Increase each sales reps’ email response rate this month by pairing top performers with bottom performers for one-on-one mentoring.
How to Calculate Email Response Rate
Like many other KPIs on this list, calculating your email response rate is easy. Here’s how you go about it:
(Unique Email Responses ÷ Total Number of Emails Sent) x 100 = Email Response Rate
How to Achieve a Customer Response Rate Goal
In this case, you should take a leaf out of the marketing playbook. Certain email subject lines will certainly get you better open rates, but if you want people to respond, the email copy and call-to-action (CTA) need to be persuasive too.
Speed Up Response Time
You don’t want leads sitting around waiting for a response — not just because it hurts your brand image, but because it encourages potential customers to turn to your competitors instead. So, if you notice unanswered emails, phone calls, and social media direct messages sitting for days on end, it might be time to set a goal to speed up your response time. For example:
Respond to all warm lead communication (i.e. emails, messages, phone calls) within 3 hours of receiving it by creating a daily customer response schedule.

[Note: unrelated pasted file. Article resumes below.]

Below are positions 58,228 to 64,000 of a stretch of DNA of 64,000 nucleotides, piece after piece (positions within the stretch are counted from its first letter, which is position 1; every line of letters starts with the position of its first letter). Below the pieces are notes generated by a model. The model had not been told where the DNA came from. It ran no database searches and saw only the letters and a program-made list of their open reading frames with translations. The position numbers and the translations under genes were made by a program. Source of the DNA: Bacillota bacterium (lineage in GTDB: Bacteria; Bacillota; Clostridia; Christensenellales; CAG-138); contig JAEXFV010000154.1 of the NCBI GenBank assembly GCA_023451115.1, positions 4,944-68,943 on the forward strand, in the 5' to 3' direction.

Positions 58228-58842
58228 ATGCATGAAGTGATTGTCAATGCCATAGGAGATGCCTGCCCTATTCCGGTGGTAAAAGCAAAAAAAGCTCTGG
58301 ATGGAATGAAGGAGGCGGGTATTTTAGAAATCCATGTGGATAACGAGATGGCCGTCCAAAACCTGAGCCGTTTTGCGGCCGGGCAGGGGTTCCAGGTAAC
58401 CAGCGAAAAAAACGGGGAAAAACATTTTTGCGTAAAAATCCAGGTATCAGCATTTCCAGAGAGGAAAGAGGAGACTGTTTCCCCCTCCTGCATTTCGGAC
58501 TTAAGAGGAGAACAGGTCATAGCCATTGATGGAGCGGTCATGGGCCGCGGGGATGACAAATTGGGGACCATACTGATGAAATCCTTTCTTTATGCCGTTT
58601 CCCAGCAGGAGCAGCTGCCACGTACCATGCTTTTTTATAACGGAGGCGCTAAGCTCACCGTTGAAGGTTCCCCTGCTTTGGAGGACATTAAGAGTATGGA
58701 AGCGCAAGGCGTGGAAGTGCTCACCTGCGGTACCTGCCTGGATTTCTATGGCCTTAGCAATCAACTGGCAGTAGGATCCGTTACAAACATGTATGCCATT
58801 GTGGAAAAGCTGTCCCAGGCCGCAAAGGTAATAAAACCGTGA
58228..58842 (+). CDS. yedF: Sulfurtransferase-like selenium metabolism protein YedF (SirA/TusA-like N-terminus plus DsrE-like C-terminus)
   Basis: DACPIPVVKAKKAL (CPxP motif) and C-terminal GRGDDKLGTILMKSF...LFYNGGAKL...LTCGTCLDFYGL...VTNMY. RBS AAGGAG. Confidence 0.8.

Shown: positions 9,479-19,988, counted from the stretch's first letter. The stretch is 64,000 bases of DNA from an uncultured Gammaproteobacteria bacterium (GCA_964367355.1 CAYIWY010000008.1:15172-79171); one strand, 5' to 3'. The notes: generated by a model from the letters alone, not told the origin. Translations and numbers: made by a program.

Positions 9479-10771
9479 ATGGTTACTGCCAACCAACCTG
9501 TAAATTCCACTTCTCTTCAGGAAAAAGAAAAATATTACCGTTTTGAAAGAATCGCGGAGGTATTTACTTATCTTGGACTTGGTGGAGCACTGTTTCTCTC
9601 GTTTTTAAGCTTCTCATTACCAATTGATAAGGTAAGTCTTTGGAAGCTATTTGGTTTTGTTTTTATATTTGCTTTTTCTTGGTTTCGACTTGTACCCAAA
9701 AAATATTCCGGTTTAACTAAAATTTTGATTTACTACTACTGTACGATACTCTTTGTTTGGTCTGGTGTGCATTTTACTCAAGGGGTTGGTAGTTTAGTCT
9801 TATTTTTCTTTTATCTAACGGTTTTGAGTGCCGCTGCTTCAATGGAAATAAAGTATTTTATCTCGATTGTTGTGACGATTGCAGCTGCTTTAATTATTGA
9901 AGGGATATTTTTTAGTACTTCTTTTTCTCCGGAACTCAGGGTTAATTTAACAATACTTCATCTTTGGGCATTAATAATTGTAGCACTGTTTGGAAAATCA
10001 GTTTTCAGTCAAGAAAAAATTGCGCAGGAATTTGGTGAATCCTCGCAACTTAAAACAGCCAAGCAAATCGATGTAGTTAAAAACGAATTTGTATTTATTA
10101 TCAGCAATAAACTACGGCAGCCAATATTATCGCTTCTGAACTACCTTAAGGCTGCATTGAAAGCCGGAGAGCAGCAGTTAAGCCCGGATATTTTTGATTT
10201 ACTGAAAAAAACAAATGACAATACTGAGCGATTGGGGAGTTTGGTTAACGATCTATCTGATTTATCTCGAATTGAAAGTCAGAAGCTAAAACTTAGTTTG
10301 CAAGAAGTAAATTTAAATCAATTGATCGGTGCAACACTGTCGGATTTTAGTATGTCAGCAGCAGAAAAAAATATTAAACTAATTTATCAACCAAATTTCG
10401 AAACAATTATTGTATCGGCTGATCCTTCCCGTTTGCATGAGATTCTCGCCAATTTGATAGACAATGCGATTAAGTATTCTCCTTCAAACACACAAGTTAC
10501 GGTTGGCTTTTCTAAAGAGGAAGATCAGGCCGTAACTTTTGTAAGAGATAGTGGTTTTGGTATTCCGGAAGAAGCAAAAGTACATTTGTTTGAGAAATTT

How to Calculate Average Response Time
To calculate your reps’ response time, you need to average the amount of time it takes for them to reply to emails. You can do this by dividing the time they spend responding to emails by the number of responses sent out in that timeframe. To see exactly how fast each customer gets a response to their specific message, you’ll need to look at responses one by one.
How to Achieve a Response Time Goal
There are a few reasons why emails and phone calls go answered. One is lack of time to respond, and the other is confusion about who should be responding. By solving these issues, you have a solid chance of improving your response time significantly.
Deepen Lead Engagement
Sometimes, the best way to share information with your leads is through content. But if you can’t get prospects to read or watch it, you’ve got a problem. That’s where setting a goal to use content more strategically in sales conversations is helpful. Here’s what that might look like:
Deepen customer engagement with our content by 30% in Q3 by training our sales professionals to select the right content and weave it into their sales conversations naturally.
How to Calculate Lead Engagement
Here again, the formula is incredibly simple. It looks like this:
(Number of People Who Read Your Content ÷ Number of People You Sent it to) x 100 = Lead Engagement Rate
How to Achieve a Lead Engagement Goal
To increase lead engagement, all you have to do is create useful, enjoyable content and work it into your sales conversations seamlessly. If you can do that, the content will do the rest of the heavy lifting.
How to Write a Sales Goal
Now that you’ve got an idea of what a great sales goal looks like, it’s time to start writing your own. Below, we’ve got a three-step guide to help you get started. Plus, we added a few helpful pointers to make the process a little easier.